Financial terms of the agreement were not disclosed.
IBM officials said Exeros' technology can help customers deal with today's data-intensive economy. "All organizations today are faced with the daunting challenge of turning massive amounts of information into insights to guide their business," Ambuj Goyal, general manager for IBM's information management unit, said in a statement. "Many are held back by the complexity of corporate data sources."
One use for Exeros' technology might be a credit card company that needs to consolidate data from its customer-rewards programs. The software can pull related data from multiple databases and offer up a single master view of a customer's information.
"The combination of IBM and Exeros will enable companies to more intelligently manage their data across all formats and computing platforms, creating a smarter enterprise," said Goyal.
IBM is building out its portfolio of software tools and related services as it looks to lessen its dependence on the slumping hardware business. The company has announced or completed 16 acquisitions in the past 16 months, most of them related to software that helps business more efficiently store, share, and interpret corporate data.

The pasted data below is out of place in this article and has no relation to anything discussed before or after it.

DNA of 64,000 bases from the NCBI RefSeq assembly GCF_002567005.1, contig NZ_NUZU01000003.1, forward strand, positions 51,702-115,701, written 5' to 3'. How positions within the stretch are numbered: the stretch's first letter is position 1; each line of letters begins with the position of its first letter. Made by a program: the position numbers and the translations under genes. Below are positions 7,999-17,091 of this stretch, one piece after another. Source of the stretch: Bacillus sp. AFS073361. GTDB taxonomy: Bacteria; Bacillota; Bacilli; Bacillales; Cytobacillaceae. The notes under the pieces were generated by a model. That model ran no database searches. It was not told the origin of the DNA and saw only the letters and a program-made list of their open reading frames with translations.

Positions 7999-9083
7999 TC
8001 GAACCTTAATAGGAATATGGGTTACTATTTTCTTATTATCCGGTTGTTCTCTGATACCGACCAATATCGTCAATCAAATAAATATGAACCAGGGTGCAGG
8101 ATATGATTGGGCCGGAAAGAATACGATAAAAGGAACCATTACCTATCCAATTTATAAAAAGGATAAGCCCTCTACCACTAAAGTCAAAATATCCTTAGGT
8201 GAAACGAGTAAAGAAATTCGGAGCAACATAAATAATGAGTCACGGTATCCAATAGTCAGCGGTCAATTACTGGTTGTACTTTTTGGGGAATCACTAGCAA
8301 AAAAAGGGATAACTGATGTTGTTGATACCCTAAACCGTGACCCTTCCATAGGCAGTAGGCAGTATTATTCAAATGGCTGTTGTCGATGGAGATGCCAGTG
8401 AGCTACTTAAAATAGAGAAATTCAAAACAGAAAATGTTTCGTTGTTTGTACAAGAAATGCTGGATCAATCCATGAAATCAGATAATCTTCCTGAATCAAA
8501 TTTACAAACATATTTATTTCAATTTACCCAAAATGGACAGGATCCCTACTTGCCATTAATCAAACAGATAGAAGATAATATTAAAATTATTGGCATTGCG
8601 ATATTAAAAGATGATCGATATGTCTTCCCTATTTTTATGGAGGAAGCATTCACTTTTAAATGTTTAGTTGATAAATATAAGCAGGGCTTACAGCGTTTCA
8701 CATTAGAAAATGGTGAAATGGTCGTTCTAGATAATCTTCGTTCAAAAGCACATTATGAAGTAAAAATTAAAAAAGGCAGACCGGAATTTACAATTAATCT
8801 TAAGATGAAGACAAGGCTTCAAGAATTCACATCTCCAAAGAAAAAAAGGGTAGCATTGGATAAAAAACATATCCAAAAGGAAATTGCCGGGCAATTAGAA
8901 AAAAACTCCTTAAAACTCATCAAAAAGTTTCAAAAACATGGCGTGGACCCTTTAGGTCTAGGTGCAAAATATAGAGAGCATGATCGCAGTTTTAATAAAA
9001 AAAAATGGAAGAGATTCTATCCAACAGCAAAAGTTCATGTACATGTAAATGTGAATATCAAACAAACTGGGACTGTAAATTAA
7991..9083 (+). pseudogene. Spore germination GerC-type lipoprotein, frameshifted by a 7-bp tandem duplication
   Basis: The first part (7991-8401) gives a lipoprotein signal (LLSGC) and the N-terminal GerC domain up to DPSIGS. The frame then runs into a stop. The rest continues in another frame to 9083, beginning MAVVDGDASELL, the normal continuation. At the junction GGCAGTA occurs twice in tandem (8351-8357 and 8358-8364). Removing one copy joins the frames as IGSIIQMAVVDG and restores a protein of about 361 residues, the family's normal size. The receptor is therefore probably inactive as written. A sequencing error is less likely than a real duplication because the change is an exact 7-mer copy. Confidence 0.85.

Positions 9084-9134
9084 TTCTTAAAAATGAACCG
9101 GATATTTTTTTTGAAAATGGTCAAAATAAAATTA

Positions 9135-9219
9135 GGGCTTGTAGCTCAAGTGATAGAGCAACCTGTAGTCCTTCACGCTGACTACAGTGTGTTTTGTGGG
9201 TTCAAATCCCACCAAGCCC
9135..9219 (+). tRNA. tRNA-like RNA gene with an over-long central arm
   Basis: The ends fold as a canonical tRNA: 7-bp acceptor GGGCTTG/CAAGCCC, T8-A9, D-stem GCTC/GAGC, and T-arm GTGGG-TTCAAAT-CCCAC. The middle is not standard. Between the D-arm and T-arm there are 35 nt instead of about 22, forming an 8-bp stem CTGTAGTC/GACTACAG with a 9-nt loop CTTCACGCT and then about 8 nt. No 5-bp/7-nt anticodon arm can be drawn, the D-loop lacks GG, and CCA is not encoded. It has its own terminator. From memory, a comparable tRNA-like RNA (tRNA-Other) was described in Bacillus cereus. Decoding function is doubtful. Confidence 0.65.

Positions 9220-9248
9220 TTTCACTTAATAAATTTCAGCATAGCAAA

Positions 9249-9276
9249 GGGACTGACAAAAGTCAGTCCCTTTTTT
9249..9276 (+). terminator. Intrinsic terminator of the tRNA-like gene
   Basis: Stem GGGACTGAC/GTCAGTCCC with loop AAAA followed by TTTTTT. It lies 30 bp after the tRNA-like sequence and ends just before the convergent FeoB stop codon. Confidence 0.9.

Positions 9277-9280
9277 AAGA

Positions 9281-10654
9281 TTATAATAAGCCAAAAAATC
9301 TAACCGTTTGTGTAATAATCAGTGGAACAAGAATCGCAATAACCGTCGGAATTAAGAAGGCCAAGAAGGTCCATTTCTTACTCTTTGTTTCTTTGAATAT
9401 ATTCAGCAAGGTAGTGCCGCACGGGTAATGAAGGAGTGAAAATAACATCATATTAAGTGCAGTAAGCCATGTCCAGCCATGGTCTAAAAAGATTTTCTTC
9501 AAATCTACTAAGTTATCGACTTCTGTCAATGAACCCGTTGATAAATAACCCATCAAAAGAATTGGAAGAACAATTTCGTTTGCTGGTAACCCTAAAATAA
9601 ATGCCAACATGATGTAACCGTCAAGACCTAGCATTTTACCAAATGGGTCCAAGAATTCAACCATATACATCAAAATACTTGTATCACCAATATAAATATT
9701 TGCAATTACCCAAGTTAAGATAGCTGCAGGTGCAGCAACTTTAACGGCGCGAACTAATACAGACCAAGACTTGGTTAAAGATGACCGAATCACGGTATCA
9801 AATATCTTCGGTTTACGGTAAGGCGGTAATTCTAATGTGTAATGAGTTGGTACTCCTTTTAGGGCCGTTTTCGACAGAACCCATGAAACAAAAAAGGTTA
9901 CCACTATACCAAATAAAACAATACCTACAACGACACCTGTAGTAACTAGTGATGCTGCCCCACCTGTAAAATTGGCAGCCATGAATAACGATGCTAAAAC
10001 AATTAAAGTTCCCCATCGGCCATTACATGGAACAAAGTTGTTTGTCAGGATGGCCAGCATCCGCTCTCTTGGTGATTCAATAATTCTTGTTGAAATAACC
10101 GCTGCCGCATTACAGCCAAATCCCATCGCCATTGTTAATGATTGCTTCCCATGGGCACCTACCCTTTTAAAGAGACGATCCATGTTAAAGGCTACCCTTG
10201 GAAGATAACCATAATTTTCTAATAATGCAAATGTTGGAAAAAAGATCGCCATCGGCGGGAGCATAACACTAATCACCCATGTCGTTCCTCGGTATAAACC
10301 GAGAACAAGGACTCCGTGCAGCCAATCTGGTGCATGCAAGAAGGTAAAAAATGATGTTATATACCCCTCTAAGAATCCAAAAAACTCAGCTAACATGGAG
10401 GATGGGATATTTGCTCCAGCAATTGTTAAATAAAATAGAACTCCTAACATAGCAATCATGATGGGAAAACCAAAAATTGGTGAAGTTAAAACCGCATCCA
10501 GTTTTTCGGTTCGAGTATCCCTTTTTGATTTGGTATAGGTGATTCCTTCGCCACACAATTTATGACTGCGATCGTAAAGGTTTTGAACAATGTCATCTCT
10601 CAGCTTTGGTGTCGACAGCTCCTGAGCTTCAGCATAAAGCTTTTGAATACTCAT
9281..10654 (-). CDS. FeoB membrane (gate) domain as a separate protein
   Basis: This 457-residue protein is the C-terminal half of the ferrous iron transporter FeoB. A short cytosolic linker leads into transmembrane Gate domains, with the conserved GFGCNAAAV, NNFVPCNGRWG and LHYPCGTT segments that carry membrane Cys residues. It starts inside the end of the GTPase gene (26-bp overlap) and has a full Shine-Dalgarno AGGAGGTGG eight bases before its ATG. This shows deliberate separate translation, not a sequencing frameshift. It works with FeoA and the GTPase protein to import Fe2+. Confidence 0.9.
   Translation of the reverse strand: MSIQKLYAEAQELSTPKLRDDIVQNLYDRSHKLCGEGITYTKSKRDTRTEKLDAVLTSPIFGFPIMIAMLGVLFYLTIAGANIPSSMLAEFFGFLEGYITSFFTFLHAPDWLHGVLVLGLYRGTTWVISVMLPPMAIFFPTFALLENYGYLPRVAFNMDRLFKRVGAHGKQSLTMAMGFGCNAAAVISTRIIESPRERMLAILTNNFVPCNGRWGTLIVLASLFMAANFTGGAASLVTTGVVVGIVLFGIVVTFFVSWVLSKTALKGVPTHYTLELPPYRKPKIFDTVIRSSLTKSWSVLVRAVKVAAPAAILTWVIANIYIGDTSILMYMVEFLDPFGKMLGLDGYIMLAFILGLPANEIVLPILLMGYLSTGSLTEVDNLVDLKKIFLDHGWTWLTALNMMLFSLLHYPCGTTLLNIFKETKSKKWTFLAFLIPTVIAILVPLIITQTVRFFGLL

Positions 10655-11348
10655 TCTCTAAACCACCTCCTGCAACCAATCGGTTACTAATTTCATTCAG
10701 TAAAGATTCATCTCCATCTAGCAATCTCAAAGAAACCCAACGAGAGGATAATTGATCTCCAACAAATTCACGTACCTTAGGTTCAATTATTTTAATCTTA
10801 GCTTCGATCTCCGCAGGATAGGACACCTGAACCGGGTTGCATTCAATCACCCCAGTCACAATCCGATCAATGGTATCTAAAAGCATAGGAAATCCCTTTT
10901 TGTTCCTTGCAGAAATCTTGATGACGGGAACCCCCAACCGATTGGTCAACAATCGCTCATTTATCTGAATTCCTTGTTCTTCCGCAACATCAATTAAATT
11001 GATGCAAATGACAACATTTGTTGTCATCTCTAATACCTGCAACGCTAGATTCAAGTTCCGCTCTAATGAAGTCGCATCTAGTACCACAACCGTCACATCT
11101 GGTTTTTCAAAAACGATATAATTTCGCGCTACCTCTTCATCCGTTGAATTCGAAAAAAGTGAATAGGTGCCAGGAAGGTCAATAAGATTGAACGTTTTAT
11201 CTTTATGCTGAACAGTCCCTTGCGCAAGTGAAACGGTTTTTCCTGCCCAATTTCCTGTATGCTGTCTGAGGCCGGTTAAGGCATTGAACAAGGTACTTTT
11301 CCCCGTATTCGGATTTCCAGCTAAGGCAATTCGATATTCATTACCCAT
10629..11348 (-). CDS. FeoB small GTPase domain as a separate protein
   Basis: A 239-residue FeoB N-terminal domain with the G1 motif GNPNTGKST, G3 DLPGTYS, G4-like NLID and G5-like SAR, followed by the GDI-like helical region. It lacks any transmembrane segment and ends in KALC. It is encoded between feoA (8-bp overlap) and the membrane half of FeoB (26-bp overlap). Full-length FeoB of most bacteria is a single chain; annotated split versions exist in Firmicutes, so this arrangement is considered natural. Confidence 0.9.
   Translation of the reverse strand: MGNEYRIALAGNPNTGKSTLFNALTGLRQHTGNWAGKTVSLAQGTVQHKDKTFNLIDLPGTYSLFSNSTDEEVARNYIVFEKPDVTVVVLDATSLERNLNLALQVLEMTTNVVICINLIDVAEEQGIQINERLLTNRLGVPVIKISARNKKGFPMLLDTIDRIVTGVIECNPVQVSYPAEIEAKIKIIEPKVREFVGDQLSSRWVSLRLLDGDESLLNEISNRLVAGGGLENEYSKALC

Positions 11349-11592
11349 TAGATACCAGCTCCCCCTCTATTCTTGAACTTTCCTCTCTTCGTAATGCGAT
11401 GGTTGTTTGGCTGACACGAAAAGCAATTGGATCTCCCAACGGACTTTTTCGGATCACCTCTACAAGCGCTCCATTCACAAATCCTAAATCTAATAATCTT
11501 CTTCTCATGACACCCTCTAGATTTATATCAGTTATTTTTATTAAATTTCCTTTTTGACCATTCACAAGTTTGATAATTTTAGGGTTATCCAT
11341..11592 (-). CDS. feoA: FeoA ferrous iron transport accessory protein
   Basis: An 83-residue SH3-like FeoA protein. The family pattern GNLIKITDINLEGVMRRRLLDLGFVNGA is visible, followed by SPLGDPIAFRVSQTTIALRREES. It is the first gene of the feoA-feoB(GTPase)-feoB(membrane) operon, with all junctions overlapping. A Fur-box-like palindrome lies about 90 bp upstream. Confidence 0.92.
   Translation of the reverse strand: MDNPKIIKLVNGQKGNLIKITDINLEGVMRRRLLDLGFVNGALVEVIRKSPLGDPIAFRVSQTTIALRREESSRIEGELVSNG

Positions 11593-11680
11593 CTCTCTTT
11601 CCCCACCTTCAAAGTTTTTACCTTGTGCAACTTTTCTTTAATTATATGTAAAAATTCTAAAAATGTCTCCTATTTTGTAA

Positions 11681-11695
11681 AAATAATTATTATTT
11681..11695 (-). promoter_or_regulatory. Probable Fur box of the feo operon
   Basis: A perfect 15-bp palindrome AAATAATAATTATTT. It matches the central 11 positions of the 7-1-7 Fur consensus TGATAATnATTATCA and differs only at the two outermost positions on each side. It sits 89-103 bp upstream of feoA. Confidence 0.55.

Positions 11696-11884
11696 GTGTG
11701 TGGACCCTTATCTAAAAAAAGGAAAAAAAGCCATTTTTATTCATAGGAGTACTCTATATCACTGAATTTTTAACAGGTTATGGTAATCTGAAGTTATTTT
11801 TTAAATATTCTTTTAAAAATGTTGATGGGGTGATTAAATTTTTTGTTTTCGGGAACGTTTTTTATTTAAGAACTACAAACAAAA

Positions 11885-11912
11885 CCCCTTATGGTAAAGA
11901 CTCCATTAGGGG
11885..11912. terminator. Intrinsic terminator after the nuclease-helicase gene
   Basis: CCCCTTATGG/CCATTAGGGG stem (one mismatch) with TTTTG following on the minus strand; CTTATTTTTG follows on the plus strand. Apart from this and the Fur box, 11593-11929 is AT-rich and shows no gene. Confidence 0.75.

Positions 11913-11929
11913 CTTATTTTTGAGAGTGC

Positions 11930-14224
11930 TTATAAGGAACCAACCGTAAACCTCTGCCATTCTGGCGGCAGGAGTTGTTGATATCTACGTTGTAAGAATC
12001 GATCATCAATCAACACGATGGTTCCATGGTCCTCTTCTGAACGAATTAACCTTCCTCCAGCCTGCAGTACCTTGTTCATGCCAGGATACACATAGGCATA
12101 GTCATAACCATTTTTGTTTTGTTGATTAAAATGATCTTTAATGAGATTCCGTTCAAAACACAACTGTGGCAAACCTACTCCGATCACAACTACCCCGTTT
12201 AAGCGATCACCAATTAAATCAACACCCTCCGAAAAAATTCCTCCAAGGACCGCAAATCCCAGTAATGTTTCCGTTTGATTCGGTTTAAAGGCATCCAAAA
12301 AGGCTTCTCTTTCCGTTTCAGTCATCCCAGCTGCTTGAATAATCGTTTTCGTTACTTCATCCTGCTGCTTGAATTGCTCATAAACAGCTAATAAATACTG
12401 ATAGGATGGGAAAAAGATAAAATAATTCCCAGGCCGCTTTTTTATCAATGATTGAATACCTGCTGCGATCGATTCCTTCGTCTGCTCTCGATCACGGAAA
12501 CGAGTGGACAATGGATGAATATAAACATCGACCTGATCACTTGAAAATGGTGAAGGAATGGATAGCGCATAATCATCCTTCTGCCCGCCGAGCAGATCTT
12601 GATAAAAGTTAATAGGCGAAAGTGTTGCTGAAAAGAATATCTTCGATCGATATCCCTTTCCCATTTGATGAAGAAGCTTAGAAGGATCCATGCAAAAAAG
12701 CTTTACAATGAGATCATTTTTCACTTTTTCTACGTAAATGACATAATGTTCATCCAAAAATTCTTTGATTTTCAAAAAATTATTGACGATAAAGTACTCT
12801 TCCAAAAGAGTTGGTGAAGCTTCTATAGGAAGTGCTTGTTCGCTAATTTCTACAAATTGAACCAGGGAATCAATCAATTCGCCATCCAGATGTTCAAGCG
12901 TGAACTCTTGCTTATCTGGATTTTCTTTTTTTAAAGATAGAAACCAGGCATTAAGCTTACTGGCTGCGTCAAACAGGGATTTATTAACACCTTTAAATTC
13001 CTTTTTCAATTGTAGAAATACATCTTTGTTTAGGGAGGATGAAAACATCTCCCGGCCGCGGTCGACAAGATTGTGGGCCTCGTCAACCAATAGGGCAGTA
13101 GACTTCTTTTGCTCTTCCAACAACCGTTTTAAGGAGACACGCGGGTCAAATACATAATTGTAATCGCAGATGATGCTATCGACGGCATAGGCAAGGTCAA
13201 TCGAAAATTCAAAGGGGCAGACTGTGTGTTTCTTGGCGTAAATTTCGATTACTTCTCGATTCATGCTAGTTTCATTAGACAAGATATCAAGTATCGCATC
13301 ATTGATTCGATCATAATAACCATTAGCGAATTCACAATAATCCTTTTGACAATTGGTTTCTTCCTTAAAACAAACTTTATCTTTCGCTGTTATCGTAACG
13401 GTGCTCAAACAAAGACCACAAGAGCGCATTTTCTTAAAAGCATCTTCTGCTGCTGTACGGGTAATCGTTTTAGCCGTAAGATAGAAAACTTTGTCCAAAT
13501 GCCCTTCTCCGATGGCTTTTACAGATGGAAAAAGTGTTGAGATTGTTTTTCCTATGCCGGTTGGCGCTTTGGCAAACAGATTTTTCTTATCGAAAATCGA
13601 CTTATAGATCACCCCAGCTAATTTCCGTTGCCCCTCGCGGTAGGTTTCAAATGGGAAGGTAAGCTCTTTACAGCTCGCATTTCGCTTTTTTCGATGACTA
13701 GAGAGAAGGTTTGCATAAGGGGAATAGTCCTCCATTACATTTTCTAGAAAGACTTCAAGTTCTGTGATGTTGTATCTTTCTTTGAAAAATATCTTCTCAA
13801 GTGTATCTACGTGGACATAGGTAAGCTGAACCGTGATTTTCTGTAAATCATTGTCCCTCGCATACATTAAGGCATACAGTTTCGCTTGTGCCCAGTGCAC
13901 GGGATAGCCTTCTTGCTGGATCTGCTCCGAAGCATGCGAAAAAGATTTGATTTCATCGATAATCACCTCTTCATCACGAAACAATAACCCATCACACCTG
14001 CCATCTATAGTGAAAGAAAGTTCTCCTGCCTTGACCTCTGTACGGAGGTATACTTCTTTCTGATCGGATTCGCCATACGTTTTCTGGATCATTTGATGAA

Most significantly, IBM in 2008 acquired Canada's Cognos for about $5 billion, a move that thrust Big Blue into the forefront of the business intelligence market.
With rival Oracle building out its own stack of so-called end-to-end solutions, most recently through its agreement to buy out Sun Microsystems for $7.4 billion, speculation abounds that IBM may counter with a bold move into the applications market -- perhaps through an acquisition of Germany's SAP. For its part, IBM has consistently denied that it's interested in such a move.
IBM shares were off 0.44% to $105.72 in late-day trading Tuesday.
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